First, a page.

Tim Romain - High School Specials, Care & Community with French in Senegal
I was in my room looking at my bag. My rucksack was filled to the top with all my belongings, some which I’d brought with me from London, and some that I’d picked up in the last three months from various places during my time in Senegal. Old clothes faded and frayed from too many miles on dusty roads, a small wooden hippo with a broken foot given to me as a present by Halil the street seller, my shiny brown boubou tailored especially for me so that I could enjoy Tabaski feeling like a true-born Senegalese, my lonely planet guide to Senegal and the Gambia with a broken spine, filled with routes and comments in the margins, and a bracelet I bought on my second day for quadruple its worth before I fully picked up the art of haggling.
Next door, Moustapha Diakhate, my adopted papa was sitting on a stool in front of a big bowl of Tieboudien with a spoon full of rice trying to coax Diarra, my baby sister who was on his lap into eating Senegal’s favorite dish. Sitting around him were Menoy, my mama, who was picking around in the communal bowl with her bare fingers trying to find the prime bits of fish, potato and carrot to put them in front of Raddik, my little brother, and Ami, my little sister. They, along with Djiby, (my French roommate/brother who was off showing his French parents Dakar) had become as close as anyone can to being my family for the last three months.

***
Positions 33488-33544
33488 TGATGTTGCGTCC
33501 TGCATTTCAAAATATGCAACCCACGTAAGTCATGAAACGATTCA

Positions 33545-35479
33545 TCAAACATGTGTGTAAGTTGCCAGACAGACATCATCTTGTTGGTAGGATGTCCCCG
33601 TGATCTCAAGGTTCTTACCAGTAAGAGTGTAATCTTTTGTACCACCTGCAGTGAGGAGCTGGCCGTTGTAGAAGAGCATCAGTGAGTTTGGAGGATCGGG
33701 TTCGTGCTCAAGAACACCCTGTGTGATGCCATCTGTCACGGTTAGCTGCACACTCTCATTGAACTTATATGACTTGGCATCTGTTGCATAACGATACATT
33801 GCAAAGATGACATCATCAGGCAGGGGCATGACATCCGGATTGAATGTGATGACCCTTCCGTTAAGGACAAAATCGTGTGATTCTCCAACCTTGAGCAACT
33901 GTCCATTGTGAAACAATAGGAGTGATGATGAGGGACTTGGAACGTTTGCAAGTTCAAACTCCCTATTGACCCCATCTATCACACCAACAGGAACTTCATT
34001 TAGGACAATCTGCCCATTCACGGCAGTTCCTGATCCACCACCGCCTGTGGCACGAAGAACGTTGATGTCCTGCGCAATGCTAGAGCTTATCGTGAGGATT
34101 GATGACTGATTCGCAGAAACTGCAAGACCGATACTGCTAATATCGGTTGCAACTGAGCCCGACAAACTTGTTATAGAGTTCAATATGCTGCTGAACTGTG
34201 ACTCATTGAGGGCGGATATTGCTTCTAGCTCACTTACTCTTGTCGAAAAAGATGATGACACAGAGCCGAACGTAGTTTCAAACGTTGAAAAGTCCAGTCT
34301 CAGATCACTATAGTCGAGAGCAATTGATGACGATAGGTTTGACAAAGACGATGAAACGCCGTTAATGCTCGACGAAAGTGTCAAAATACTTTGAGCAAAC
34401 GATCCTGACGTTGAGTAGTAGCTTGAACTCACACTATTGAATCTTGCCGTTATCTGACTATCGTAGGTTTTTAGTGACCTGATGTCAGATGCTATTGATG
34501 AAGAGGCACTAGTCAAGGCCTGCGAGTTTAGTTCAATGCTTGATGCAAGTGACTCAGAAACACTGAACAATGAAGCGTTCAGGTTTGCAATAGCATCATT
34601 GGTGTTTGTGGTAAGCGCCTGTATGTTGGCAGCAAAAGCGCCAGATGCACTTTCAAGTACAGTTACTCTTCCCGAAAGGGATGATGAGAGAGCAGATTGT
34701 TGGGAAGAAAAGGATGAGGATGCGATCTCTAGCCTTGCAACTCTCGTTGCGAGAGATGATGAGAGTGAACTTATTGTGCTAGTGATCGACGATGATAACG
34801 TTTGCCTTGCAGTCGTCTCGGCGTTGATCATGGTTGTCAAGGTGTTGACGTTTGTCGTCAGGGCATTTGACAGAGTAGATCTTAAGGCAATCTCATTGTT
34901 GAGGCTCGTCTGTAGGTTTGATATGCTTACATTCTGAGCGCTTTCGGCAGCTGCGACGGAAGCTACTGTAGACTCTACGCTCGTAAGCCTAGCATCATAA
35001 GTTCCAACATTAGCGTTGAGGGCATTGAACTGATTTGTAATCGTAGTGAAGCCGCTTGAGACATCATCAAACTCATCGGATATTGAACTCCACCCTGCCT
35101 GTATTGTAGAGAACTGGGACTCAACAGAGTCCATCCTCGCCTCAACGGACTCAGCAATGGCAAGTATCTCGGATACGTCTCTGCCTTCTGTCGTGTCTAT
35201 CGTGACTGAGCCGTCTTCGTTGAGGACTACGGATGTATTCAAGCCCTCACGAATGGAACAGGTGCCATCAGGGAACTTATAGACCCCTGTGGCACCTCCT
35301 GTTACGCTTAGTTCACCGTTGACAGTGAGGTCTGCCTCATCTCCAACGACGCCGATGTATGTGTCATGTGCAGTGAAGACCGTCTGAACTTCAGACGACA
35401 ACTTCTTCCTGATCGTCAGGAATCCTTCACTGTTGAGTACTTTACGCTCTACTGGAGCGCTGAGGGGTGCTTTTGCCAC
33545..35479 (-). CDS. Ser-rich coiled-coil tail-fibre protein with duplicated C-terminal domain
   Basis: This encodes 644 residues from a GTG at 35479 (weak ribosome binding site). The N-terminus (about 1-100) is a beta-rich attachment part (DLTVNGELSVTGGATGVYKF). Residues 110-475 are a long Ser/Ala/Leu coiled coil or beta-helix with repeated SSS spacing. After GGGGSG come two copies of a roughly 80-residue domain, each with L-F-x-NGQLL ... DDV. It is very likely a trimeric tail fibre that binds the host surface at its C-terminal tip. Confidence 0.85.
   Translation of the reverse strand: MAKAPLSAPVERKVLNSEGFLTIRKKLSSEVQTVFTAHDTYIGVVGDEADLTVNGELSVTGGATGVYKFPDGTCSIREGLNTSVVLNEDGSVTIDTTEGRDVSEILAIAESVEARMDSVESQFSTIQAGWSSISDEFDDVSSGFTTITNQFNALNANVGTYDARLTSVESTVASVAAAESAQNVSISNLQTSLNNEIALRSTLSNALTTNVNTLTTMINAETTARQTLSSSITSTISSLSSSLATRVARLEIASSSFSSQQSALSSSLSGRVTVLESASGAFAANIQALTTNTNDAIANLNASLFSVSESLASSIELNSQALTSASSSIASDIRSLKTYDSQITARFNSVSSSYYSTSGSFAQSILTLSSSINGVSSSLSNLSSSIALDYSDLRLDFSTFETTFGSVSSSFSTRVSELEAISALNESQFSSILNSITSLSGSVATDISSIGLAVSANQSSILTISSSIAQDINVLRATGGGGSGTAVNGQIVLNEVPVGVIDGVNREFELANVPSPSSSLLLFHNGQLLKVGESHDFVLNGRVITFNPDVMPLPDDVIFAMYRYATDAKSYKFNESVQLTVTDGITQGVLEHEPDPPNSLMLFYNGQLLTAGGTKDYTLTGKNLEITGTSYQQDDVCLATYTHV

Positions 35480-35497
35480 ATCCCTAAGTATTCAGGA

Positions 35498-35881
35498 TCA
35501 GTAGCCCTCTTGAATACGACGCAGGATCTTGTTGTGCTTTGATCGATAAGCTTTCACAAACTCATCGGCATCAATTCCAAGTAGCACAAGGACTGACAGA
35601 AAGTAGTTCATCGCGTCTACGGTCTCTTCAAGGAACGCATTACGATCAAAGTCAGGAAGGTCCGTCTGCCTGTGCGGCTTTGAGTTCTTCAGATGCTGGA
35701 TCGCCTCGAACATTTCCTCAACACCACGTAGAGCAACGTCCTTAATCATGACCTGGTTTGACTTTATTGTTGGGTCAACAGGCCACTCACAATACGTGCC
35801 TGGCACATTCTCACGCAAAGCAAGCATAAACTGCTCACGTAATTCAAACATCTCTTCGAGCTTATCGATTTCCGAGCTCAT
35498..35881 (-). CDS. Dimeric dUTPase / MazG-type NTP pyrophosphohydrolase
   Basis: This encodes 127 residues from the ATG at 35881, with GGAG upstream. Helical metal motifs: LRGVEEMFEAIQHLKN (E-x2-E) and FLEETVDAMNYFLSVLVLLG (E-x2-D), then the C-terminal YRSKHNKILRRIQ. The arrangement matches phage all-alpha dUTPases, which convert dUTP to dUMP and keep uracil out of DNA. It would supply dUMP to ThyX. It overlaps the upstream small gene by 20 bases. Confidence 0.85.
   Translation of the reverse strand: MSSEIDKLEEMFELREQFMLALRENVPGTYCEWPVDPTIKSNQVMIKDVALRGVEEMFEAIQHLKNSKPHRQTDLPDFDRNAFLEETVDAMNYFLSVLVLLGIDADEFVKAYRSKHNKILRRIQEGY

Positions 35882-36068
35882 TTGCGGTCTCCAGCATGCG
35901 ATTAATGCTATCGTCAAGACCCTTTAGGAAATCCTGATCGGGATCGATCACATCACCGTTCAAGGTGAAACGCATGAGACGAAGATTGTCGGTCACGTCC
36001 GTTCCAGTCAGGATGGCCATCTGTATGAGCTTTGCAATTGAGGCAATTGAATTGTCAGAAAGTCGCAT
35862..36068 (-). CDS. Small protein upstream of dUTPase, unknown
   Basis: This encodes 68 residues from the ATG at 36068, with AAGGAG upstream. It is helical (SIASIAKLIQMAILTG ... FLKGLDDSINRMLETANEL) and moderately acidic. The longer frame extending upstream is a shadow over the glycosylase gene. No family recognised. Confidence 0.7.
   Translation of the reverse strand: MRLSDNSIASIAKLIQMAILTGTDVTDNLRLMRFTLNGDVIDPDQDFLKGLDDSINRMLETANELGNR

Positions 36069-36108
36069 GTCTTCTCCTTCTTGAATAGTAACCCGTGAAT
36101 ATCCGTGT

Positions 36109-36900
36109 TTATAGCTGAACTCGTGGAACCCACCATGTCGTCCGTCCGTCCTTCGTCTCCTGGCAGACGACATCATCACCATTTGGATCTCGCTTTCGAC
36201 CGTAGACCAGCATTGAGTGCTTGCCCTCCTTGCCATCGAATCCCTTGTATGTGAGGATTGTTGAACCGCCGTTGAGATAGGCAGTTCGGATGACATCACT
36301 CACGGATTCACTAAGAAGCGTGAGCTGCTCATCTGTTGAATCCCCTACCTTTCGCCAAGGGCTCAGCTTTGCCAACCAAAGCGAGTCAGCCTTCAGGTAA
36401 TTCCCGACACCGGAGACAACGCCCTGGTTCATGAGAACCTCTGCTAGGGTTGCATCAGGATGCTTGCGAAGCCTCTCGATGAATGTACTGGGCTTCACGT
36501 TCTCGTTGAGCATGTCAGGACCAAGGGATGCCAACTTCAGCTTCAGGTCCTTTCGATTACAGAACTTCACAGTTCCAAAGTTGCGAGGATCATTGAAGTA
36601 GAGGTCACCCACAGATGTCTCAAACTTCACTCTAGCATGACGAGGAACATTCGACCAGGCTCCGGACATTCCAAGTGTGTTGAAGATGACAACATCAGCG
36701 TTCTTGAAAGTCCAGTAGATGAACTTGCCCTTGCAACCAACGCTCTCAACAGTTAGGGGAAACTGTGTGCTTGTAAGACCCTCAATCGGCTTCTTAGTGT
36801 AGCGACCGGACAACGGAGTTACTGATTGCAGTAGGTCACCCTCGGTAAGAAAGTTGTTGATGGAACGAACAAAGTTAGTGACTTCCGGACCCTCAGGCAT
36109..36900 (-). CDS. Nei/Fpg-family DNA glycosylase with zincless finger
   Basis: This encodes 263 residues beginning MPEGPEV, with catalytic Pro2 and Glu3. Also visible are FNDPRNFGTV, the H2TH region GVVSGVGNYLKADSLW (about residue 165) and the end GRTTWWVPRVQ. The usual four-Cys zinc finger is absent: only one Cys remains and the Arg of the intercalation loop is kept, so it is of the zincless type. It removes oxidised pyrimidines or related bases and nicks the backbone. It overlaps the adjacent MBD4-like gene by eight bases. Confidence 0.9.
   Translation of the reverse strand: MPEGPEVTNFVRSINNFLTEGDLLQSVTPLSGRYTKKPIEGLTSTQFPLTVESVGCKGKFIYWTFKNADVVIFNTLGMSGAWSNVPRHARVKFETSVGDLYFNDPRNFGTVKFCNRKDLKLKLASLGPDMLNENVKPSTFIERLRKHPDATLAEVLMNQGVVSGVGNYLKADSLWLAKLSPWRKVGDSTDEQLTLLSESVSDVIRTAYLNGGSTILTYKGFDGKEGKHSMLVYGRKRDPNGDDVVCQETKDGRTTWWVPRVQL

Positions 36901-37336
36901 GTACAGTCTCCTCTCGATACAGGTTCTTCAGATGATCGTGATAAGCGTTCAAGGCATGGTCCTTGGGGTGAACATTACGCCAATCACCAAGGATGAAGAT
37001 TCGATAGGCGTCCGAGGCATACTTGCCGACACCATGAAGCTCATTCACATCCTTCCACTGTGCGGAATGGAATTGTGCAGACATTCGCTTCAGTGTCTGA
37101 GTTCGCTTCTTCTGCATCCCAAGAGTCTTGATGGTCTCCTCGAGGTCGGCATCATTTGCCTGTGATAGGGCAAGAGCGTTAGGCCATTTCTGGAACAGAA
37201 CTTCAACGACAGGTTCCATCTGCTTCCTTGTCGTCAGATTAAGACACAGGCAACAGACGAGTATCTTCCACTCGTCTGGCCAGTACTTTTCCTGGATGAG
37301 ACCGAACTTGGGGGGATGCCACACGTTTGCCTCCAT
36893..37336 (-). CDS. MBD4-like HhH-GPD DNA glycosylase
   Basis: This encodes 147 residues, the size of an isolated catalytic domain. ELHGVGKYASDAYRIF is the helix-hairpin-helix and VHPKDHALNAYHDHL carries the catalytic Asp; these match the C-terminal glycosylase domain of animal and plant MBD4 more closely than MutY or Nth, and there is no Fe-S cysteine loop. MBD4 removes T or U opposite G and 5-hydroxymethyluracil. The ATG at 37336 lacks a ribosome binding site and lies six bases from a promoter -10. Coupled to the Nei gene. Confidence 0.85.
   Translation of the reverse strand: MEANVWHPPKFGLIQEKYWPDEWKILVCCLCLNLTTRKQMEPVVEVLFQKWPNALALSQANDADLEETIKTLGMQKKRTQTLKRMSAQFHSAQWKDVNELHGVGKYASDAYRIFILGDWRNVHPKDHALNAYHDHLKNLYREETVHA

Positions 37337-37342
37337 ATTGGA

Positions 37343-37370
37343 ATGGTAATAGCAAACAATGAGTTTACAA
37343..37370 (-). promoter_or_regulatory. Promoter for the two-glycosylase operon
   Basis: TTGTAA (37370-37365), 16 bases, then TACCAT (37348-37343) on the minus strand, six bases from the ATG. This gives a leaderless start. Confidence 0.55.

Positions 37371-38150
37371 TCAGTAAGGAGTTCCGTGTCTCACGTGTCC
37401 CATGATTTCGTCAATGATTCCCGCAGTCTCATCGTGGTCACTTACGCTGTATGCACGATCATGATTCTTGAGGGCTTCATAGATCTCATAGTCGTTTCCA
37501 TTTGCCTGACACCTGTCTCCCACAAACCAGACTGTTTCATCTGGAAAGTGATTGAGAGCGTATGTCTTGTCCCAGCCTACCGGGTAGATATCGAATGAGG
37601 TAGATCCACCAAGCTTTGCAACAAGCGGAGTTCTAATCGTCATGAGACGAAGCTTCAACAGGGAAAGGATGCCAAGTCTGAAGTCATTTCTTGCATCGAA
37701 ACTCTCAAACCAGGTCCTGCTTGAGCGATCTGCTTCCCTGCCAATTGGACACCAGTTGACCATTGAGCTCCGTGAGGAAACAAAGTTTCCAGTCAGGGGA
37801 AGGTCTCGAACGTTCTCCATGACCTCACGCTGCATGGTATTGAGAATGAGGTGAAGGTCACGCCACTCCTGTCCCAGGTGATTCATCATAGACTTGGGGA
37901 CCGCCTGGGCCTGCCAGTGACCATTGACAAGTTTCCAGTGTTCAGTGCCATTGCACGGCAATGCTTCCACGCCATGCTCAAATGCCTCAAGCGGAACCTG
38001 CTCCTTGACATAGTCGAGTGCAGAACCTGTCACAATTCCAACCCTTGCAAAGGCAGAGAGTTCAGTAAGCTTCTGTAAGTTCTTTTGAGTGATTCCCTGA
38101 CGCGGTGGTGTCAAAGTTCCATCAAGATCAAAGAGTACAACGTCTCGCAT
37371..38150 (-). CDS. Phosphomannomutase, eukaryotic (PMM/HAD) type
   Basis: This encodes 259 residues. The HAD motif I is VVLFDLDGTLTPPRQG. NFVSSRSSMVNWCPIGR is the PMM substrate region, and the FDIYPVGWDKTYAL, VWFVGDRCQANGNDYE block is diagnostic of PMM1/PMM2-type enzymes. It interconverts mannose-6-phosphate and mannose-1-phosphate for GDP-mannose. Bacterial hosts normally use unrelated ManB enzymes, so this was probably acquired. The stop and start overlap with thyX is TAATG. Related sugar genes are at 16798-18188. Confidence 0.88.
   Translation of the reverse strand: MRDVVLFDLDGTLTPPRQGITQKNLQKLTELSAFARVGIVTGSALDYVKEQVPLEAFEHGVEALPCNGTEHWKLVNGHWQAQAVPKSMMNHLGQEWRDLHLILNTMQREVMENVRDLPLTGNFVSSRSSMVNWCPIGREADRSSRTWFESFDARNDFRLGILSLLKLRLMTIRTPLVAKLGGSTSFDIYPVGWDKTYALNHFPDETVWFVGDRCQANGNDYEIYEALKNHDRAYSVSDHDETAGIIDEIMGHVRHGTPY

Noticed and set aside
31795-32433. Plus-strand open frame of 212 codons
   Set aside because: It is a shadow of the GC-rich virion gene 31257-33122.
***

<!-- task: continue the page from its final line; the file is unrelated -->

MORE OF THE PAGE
From the moment I entered into their lives, they made me feel so welcome and they quickly managed to evaporate all my worries about staying with strangers from such a different background to mine. By the time I went to bed that night I was no longer Timothy. I was called Issa Diakhate and I was part of the family.
I shared so many of my best times in Senegal with my family, whether it was eating around the same bowl fighting over the best bit of chicken, or running all the way home from town just to catch the next episode of Marina, going to the Holy City of Touba with Moustapha to see the Grande Mosquée built for Shiek Amadou Bamba, or traveling through the Gambia to Casamance with Djiby, Tala and Ibrahima. I could easily go on. During Tabaski when we all partook in killing, skinning and cooking two sheep to celebrate Abraham sparing the life of Ishmael, then spending two days eating it and walking around HLM showing off as a family in our colorful new boubous fresh from the tailor.
My phone went off and I saw it was a text from Babacar wishing me luck for the future and thanking me for my help at Espoir de Demain. Babacar is a Senegalese volunteer who I worked with at the talibé center. I started there after a couple of weeks improving my French with the eccentric Professeur Tendeg in the Shiek Amadou Bamba High School in St Louis.
In the morning, depending on how hot the sun decided to be that day I would walk or take a bus or a taxi from my house with Djiby to the center and after shaking hands and greeting all the other volunteers who came from all over the world in a mixture of French and broken Wolof, we would of course all share a few cups of coffee, and start treating the talibé children.
Depending on the day, or where I was working, or which talibé I was with, I could have anything from a hard working productive day to a day of relaxation and games, or a depressing eye-opening experience, or feelings of real self worth and pride from my own positive impact, or anything and everything in-between in the same day.